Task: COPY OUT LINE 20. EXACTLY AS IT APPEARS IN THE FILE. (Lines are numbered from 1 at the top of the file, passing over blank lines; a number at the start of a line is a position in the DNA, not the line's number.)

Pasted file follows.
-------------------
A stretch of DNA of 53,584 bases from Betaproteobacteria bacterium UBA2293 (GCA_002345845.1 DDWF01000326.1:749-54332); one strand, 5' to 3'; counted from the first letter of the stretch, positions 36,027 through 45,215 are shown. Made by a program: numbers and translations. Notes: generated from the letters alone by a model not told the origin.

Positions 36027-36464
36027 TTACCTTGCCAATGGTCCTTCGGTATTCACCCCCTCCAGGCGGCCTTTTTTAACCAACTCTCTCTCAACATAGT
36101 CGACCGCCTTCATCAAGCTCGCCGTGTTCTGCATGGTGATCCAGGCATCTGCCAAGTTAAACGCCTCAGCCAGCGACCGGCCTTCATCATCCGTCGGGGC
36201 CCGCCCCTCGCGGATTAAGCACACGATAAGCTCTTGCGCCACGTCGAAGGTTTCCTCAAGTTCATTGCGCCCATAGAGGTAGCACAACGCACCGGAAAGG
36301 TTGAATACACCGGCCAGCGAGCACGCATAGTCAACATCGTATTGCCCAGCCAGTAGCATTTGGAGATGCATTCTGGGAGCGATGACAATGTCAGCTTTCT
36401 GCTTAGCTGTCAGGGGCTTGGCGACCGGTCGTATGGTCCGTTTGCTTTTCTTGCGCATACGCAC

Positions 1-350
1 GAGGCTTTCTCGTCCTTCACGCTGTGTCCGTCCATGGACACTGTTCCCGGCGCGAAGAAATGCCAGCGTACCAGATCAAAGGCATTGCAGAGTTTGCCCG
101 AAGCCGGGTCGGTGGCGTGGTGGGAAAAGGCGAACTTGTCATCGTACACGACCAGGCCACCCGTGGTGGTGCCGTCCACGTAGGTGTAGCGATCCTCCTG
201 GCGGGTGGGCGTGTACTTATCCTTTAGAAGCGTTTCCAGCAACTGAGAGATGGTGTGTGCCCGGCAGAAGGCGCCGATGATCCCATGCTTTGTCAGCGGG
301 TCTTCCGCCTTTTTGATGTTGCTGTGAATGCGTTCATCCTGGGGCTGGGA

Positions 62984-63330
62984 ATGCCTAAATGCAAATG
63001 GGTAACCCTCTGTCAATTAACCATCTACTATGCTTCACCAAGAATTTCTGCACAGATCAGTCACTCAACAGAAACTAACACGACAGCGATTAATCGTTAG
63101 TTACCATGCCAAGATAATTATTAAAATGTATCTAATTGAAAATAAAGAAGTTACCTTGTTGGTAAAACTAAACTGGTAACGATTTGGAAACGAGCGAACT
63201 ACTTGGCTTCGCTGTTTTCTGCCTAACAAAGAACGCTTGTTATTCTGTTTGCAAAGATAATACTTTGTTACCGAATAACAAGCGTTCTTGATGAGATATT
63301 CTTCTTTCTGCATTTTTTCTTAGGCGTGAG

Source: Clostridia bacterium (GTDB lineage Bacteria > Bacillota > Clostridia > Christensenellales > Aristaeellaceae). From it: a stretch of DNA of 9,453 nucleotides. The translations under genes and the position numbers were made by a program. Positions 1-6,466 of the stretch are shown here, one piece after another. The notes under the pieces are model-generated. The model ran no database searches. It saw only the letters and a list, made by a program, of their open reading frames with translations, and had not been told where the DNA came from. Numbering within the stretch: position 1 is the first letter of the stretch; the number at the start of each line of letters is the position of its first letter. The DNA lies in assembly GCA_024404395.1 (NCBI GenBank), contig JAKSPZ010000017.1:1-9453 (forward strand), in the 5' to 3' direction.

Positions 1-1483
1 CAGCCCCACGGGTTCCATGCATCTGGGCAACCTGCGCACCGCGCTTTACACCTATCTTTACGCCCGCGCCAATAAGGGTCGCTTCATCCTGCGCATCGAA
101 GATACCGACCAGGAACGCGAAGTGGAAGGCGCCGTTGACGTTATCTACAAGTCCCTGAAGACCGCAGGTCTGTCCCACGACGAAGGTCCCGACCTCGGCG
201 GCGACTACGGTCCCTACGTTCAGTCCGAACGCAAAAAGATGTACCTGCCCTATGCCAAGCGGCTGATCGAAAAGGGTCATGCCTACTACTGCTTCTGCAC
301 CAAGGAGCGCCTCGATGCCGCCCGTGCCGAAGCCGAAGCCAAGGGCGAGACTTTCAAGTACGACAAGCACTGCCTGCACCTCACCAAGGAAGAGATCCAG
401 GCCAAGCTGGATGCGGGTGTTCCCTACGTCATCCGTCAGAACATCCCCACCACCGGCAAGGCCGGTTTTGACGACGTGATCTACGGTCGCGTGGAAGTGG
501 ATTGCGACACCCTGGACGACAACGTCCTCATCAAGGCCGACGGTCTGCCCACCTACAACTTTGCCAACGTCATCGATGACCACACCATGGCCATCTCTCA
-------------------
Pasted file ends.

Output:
Positions 1-1483